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Cablegate: Bangladesh Backs Copenhagen Accord and Looks Ahead

VZCZCXRO9105
PP RUEHBI RUEHCI RUEHDBU RUEHLH RUEHNEH RUEHPW
DE RUEHKA #0087/01 0270906
ZNY CCCCC ZZH
P 270906Z JAN 10
FM AMEMBASSY DHAKA
TO RUEHC/SECSTATE WASHDC PRIORITY 9945
INFO RUCNCLS/ALL SOUTH AND CENTRAL ASIA COLLECTIVE PRIORITY
RUEHBJ/AMEMBASSY BEIJING PRIORITY 0697
RUEHCP/AMEMBASSY COPENHAGEN PRIORITY 0088
RUEHGO/AMEMBASSY RANGOON PRIORITY 2987
RUEHBS/USEU BRUSSELS PRIORITY
RHEHNSC/NSC WASHDC PRIORITY

C O N F I D E N T I A L SECTION 01 OF 03 DHAKA 000087
SIPDIS
DEPT FOR SCA/FO, SCA/INSB, S/SECC
E.O. 12958: DECL: 01/27/2015
TAGS: SENV ENRG KGHG BG
SUBJECT: BANGLADESH BACKS COPENHAGEN ACCORD AND LOOKS AHEAD
REF: A. SECSTATE 3079
B. 09 DHAKA 1096
C. 09 DHAKA 942
Classified By: Ambassador James F. Moriarty. Reasons 1.4(b) and (d)
1. (U) This is an action request. Please see paragraph 3.

SUMMARY AND ACTION REQUEST
--------------------------

2. (C) Minister of Environment Dr. Hasan Mahmud told visiting
PDAS Patrick Moon on January 21 that Bangladesh would join
the Copenhagen Accord and that he was hopeful about further
progress on climate change issues. (The Minister
subsequently confirmed Bangladesh,s accession to the
Copenhagen Accord on January 26.) He praised President
Obama,s personal engagement in Copenhagen, and acknowledged
that the Copenhagen Accord was a positive step towards
greater international cooperation on climate change. Dr.
Mahmud criticized China for opposing several constructive
proposals at Copenhagen and trying to get Least Developed
Countries (LDC) to support positions contrary to LDC
interests. He commented that inadequate preparation and
errors by conference organizers prevented the conference from
achieving a more successful outcome. The Minister called for
further consultations with U.S. negotiators and like-minded
countries in order to lay the groundwork for greater progress
at future climate change meetings.

3. (U) ACTION REQUEST: Post requests that S/SECC consider
sending a representative to discuss climate change at the
Bangladesh Development Forum on February 15-16.

BANGLADESH SUPPORTS COPENHAGEN ACCORD
-------------------------------------

4. (U) In a speech at Lund University on the day after the
Copenhagen Summit ended, Prime Minister Sheikh Hasina called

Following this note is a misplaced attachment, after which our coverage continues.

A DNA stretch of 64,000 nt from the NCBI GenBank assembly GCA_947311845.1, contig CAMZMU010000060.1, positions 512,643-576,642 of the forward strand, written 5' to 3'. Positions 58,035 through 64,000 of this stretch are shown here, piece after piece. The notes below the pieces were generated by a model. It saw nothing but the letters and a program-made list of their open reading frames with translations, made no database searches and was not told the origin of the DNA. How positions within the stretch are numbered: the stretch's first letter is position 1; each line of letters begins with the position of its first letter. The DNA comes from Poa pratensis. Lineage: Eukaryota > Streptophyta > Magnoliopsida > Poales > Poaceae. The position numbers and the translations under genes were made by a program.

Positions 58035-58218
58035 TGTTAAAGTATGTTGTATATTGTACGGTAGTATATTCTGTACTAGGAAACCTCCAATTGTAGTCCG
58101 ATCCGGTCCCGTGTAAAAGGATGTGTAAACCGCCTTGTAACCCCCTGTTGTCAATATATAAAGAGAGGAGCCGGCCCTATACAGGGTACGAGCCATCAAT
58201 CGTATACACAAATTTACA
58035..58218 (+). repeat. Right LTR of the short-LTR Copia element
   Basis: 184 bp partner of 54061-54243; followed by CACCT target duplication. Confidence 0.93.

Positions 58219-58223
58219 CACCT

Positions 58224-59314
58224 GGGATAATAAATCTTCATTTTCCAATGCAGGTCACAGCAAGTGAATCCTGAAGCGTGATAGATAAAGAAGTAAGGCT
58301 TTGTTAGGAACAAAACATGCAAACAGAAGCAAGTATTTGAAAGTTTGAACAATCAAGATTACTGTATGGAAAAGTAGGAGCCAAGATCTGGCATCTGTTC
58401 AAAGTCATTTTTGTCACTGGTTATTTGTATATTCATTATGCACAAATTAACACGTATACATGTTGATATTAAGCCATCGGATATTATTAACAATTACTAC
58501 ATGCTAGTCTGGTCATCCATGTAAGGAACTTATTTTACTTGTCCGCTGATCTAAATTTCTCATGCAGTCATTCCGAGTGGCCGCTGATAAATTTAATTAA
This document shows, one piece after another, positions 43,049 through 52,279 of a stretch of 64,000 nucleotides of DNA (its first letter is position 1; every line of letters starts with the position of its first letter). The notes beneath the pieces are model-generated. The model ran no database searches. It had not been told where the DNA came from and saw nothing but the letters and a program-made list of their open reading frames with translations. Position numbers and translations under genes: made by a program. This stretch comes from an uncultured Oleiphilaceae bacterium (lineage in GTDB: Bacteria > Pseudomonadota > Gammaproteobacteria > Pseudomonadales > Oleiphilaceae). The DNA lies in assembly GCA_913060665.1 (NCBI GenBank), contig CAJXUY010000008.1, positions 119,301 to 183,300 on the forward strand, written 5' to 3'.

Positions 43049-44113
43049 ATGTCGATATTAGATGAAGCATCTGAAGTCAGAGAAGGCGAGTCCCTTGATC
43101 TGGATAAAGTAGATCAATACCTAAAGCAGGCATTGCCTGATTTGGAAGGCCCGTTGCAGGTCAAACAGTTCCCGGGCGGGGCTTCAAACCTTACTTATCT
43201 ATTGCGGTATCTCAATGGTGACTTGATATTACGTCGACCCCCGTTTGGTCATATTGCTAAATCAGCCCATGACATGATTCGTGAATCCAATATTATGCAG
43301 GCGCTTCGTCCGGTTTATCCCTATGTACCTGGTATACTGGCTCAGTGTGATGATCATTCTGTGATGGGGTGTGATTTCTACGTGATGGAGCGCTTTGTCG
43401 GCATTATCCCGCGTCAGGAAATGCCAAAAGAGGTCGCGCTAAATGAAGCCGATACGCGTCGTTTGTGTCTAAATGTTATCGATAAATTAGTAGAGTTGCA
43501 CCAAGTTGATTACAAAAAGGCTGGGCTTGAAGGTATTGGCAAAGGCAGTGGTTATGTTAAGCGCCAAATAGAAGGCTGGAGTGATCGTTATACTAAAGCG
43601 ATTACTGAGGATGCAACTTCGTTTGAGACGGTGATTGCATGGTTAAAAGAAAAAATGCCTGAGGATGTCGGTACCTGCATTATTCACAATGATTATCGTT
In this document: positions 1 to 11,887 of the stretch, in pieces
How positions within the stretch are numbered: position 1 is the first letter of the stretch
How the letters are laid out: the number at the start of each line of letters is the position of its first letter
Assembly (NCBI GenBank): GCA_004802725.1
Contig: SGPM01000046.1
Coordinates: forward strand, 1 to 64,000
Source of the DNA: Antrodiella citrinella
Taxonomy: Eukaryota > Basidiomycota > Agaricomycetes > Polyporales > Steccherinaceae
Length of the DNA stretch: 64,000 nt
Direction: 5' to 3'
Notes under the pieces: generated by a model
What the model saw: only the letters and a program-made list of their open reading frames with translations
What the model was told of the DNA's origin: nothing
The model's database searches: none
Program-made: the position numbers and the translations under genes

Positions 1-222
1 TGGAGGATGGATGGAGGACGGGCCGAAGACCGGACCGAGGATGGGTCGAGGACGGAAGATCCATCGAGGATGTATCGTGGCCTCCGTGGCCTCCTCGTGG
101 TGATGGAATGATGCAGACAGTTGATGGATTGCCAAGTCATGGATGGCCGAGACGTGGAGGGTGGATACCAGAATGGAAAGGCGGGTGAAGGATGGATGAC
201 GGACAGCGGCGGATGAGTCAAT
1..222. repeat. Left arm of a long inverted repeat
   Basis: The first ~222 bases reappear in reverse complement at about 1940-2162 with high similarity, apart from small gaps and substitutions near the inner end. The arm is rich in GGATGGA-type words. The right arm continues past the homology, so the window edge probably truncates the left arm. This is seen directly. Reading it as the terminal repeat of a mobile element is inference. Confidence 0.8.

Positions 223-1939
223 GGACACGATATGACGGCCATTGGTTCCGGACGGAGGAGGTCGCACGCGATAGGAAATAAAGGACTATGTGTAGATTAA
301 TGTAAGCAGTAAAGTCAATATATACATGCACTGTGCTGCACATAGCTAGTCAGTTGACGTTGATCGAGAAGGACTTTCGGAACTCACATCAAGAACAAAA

the Copenhagen Accord, a "reasonable conclusion" to the
Summit. Though noting that much work remained to be done to
implement the accord, she commented that the agreement took
into account Bangladeshi interests and laid the groundwork
for enhanced international cooperation on climate change
issues.

5. (SBU) In a meeting with Minister of Environment and Forest
Hasan Mahmud on January 21, SCA PDAS Moon followed up on Ref
A demarche and expressed hope that Bangladesh would formally
join the Copenhagen Accord. (Post earlier delivered Ref A
talking points on January 13 to Dr. Mahmud and other GOB
contacts.) Dr. Mahmud told PDAS Moon the cabinet would
consider the issue at a meeting on January 24 and he
predicted, "we should be able to sign" the accord after this
meeting. (He subsequently confirmed to PolCouns on January
26 that Bangladesh had joined with the Copenhagen Accord.)
6. (SBU) Dr. Mahmud emphasized that he was quite impressed by
President Obama,s personal engagement in Copenhagen, noting
that the President had worked tirelessly and "tried to do his
best" to facilitate negotiations. PDAS Moon commented that
although the outcome in Copenhagen was less than we wanted,
it was nevertheless a significant achievement. Minister
Mahmud agreed and suggested that there was increasing
consensus on the future direction of climate change
negotiations.

CRITICISM OF COPENHAGEN PROCESS
-------------------------------

7. (C) Minister Mahmud faulted Copenhagen Summit organizers
for poor preparation and management, notably the failure of
the conference chair to formally mandate the smaller working
group to negotiate a draft agreement for the conference. He
commented that it was clear on the first day that some
countries were blocking progress while others had little role
in negotiations. He cited the example of some oil-exporting
countries that may consider a climate change agreement to be
contrary to their interests.

FRUSTRATION WITH CHINA,S ROLE
-----------------------------

8. (C) Dr. Mahmud criticized Chinese negotiators in
Copenhagen for opposing several constructive proposals
including a European Union proposal to include EU mitigation